14. From the collapsed road or from Mam Tor's southern face head north towards the sharp bend in the collapsed road. Here head north away from the road and start the short steep ascent to Hollins Cross on the Great Ridge above.
  15. When you reach Hollins Cross on the Great Ridge turn left and head west then south west along the wide paved ridge path in the direction of Mam Tor. The views from Hollins Cross are fantastic, it is right in the middle of the Great Ridge and gives views along both directions of the ridge.
  16. The path will rise steadily to Mam Tor's summit. The summit of Mam Tor is surrounded by a complete and extensive ditch and rampart of a historic and grand fort, thought to have been of the late Bronze or early Iron Age. Little is known of the actual dates of the fort or the people who either lived in it or protected it.
  17. It is the second highest such fort in Britain and could well be one of the oldest. The oldest remaining features on the summit are two Bronze Age burial mounds - one is just before the summit, the other is under the actual summit itself where you will also find a stone trig pillar.
  18. To descend from Mam Tor summit head south west down the well laid path to the road. Head south along the road for a few metres then follow a path to the left of the road that heads down steps to the back of the Mam Nick car park.
  19. Before returning home I would highly recommend driving through the stunning Winnats Pass and experiencing the many warm and friendly outdoor shops, cafe's, restaurants and pubs in the picturesque Castleton villages.

Maps for this walk

Paper maps for this walk

Click to buy OS Explorer OL1 Map Click to buy OS Landranger 110 Map Click to buy Collins Ramblers Guide Peak District Click to buy Pathfinder Guides Peak District

GPS files for this walk

Route map of this walk

Photos & Trip Reports

Mam Tor via Winnats Pass

Planning for a walk

Check the weather

The weather is a very important part of hill walking. Weather conditions and daylight hours will dictate where you walk, what gear you will need to carry, how far you walk, and may even decide if you go at all. The following links will help you gather information on weather conditions for areas of Britain...

Plan your journey

Planning your journey before you set off for your walk can save you vital hours on the day. You need to make sure you know the area surrounding your starting point as many factors can influence or change the place you park. Don't forget change for parking meters and fees.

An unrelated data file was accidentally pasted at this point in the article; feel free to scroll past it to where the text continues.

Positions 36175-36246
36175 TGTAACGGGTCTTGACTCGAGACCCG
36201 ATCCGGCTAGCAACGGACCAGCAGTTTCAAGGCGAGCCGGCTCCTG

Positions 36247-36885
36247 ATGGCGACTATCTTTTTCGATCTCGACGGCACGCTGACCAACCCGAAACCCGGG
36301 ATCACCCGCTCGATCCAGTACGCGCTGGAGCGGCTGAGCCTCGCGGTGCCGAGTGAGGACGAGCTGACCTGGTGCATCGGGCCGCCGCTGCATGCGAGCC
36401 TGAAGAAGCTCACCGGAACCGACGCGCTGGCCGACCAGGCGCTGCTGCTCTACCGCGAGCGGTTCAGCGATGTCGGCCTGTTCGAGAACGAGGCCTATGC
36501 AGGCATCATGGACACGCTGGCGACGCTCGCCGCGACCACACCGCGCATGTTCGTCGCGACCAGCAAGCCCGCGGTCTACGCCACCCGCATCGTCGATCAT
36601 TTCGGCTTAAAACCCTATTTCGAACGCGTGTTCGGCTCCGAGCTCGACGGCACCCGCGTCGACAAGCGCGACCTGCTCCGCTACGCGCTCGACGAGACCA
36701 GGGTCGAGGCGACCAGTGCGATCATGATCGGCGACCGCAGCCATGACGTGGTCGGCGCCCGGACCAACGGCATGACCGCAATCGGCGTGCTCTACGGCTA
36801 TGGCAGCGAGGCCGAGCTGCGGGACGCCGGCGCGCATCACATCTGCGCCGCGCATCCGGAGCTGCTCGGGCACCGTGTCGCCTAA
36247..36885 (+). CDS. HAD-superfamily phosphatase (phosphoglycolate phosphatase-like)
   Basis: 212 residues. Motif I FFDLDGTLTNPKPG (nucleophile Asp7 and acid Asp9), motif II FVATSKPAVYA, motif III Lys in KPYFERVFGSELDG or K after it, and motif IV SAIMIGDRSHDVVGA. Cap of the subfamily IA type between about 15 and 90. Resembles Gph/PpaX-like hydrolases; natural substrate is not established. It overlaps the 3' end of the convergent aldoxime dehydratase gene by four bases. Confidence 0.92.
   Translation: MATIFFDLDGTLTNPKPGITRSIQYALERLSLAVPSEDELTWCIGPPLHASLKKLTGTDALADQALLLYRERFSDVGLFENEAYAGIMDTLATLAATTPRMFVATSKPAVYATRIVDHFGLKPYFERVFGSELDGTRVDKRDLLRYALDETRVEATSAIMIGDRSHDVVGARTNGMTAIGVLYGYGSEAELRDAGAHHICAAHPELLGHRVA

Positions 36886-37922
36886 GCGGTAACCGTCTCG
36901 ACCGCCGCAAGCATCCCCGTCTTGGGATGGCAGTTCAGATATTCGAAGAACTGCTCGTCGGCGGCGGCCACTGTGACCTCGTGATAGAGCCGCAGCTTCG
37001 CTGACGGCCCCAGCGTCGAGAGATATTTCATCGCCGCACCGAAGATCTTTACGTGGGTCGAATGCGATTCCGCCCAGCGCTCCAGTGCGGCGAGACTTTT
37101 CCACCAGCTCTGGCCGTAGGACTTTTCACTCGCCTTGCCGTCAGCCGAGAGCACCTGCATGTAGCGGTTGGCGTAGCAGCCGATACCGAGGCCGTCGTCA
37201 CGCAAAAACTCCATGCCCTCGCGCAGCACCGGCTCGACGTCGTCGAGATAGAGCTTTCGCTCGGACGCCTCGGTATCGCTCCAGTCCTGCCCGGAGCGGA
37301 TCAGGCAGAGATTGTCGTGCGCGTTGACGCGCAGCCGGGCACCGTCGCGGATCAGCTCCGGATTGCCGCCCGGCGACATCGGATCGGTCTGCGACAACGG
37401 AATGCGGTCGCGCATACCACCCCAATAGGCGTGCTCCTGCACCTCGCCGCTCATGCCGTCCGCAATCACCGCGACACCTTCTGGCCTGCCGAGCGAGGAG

Maintenance of your vehicle and being ready for breakdown situations when driving to remote areas is also vital. Pack a full spare petrol can in your boot, and take de-icing tools in winter, including a shovel. The Transport Direct website below is a great resource for anyone wanting to get to the start of their walk using public transport...

Pack the right gear

Carrying and wearing the right gear is essential for walkers to remain comfortable and safe while hill walking in Britain. However, the best gear in the world is of no use to anyone who doesn't know how to use and care for it. Knowing how to use your gear will give you a much more enjoyable experience. The following items are, in my opinion, the essential items to wear and carry for a hill walk in Britain. It would be foolish to head into the hills and mountains of Britain without these essential items and the knowledge of how to use them. Check out the gear section of this site for techniques and gear lists...

  • Footwear
  • Clothing
  • Rucksack
  • Warm Clothes
  • Waterproofs
  • Map & Compass
  • Emergency Kit
  • First Aid Kit
  • Food & Drink
  • Seasonal Gear

Know what to do in emergencies

It is good practise to tell someone where you are going, and when you expect to return. If you don't get in contact when you said you would on your return, and those you told can't get hold of you, at least they will be able to provide the search party with your general location.

Emergency equipment in the check list above means items such as a survival bag, whistle, and emergency food rations. This isn't anything special; any whistle will do, the orange emergency bags only costs a few pounds, and basic food rations can consist of a couple of chocolate bars. Carrying a head lamp is also an important component and a vital piece of kit used for signalling when you require rescuing.

You should always try and get out of a difficult or emergency situation using your own gear, knowledge and energy. If you cannot do this, then you should dial 999 and ask for the police. Use all the gear you have to keep any unwell or injured members of your party or yourself safe and warm, and use your signalling devices to let the rescuers know your whereabouts. To do this blow six good long blasts on your whistle, or flash six flashes of your torch. Stop for one minute. Repeat. Carry on with the whistle blasts until someone reaches you, and don't stop because you've heard a reply.

Never contact mountain rescue unless absolutely necessary, but on the other hand don't ever feel guilty for having to do so, especially if you are a prepared walker. The Mountain Rescue teams are full of fantastic like-minded souls who love nothing more than people who are prepared for being safe in the mountains.